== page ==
The duck mechanism attributed to Vaucanson

Flash animation with details

"I do not think that anatomists have nothing to desire about the building of its wings. All the protuberances that they call apophyses, were imitated bone by bone. They are regularly observed like the different joints : the cavities, the curves, the three bones that make up the wing are there very distinct. The first one, which is the humerus, carries out a rotating movement in all directions, with the bone acting as a shoulder blade. The second bone, which is the ulna of the wing, moves with the humerus to which it is united by a joint that anatomists call par-gingline. The third bone

is the radius; it turns in a cavity of the humerus, and its other ends are attached to the little bones of the end of the wing, just like the animal. The inspection of the machine will let oneself know the imitation of nature better than a longer detail, that would look too much like an anatomical explanation."

"Assuredly, the movements of those wings are not similar to those we can see in great masterpieces, such as the Cock of the clocks in Lyons and in Strasbourg. To prove that, the whole mechanism of the artificial duck will be seen exposed, my objective being rather to demonstrate than to simply show a machine. Maybe several ladies, or people who only like the appearance of the animals, would have prefered to see it completely covered; but in addition to the fact that I was asked for it, I am very pleased that it is not pulled the wool over it, and that we can see all the inside piece of work."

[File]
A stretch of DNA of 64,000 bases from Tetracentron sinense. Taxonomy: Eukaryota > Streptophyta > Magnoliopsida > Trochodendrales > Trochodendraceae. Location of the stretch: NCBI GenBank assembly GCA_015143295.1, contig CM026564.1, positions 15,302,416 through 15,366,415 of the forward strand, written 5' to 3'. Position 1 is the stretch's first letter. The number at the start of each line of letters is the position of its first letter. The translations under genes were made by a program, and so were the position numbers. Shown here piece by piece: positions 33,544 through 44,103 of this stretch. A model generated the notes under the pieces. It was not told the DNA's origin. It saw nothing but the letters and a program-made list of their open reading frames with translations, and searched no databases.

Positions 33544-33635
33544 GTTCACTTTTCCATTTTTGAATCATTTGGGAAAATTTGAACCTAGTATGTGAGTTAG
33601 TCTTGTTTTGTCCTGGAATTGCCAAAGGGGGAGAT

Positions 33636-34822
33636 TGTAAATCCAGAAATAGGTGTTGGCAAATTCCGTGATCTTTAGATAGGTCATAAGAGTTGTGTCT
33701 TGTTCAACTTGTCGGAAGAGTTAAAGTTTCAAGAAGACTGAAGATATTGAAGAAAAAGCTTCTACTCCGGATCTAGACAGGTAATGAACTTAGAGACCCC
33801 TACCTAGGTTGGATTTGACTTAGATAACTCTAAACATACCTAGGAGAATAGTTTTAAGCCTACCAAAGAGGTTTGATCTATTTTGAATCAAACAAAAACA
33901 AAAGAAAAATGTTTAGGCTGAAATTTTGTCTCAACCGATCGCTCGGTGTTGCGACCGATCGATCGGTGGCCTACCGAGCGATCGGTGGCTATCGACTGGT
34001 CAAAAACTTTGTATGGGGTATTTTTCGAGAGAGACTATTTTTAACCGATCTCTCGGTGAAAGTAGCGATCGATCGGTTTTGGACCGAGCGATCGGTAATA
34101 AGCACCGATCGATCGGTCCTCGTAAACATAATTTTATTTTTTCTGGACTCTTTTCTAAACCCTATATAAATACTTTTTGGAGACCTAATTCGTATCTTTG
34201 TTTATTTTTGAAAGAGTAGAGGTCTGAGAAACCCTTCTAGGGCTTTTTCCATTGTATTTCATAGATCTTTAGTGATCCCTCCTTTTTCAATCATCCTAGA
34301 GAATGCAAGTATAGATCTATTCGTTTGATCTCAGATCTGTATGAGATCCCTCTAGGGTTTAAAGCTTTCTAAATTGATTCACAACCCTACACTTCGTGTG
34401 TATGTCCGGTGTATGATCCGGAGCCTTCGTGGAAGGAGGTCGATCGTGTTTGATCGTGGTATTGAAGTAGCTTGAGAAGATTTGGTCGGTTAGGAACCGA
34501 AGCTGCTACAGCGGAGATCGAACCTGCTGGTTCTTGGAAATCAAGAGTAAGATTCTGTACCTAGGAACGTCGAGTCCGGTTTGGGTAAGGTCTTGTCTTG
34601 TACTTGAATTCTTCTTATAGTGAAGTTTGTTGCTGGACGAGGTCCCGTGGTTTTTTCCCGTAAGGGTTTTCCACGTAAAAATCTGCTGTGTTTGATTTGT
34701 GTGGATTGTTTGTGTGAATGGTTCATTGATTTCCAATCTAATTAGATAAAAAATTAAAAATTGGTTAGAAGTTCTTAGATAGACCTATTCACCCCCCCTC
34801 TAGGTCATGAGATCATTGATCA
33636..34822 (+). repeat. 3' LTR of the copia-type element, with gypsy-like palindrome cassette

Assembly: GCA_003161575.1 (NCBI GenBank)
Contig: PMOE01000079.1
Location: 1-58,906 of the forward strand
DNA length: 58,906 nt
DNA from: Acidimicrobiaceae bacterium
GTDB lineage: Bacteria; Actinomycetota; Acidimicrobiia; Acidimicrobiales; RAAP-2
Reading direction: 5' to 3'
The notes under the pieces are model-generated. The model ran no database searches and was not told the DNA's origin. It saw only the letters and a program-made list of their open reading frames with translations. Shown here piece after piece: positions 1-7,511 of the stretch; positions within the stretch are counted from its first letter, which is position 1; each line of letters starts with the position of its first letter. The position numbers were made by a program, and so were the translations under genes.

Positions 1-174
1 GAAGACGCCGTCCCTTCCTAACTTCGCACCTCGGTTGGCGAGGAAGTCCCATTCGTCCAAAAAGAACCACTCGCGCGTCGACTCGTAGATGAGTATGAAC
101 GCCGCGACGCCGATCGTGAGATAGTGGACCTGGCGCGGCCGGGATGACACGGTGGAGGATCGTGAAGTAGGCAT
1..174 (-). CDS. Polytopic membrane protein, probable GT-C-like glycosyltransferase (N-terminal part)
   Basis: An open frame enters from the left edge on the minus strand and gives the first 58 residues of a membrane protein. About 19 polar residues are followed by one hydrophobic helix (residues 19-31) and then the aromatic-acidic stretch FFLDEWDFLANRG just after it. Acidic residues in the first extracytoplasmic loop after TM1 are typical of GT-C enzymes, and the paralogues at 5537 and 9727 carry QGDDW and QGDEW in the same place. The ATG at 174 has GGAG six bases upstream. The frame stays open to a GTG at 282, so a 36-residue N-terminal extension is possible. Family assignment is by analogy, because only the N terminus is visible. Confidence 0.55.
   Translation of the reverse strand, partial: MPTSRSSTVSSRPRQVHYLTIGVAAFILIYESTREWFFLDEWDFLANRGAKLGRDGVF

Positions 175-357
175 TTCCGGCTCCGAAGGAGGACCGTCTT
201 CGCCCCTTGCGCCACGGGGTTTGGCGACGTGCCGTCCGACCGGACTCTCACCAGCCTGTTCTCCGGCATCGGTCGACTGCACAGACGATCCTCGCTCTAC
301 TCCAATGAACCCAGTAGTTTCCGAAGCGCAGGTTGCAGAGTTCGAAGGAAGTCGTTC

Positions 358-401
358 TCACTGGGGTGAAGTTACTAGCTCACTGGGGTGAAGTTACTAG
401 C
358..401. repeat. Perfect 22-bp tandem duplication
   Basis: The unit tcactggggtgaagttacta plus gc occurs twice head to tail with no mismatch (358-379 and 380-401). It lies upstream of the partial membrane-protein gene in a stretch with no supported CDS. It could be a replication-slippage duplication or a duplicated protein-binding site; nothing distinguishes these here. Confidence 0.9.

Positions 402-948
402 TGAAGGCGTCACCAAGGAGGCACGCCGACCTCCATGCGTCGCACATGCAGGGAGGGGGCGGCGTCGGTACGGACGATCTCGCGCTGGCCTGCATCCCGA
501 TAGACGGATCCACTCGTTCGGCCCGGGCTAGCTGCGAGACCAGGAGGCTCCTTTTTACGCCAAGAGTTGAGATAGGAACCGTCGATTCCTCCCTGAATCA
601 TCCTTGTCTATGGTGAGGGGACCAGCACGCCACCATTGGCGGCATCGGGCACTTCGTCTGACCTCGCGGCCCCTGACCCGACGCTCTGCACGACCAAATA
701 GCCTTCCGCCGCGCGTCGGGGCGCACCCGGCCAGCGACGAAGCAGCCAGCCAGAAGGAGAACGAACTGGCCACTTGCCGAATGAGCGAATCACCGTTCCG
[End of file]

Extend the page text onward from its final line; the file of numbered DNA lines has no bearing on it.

"I think that the attentive people will understand the difficulty to make my automaton perform so many different movements; for instance, when it rises up onto its feet, and it steers its neck to the right and to the left. They will know all the changes of the different fulcrums; they will even see that what acted as a fulcrum for a mobile part, becomes then mobile on this part which becomes fixed itself. At last, they will discover an infinity of mechanical combinations."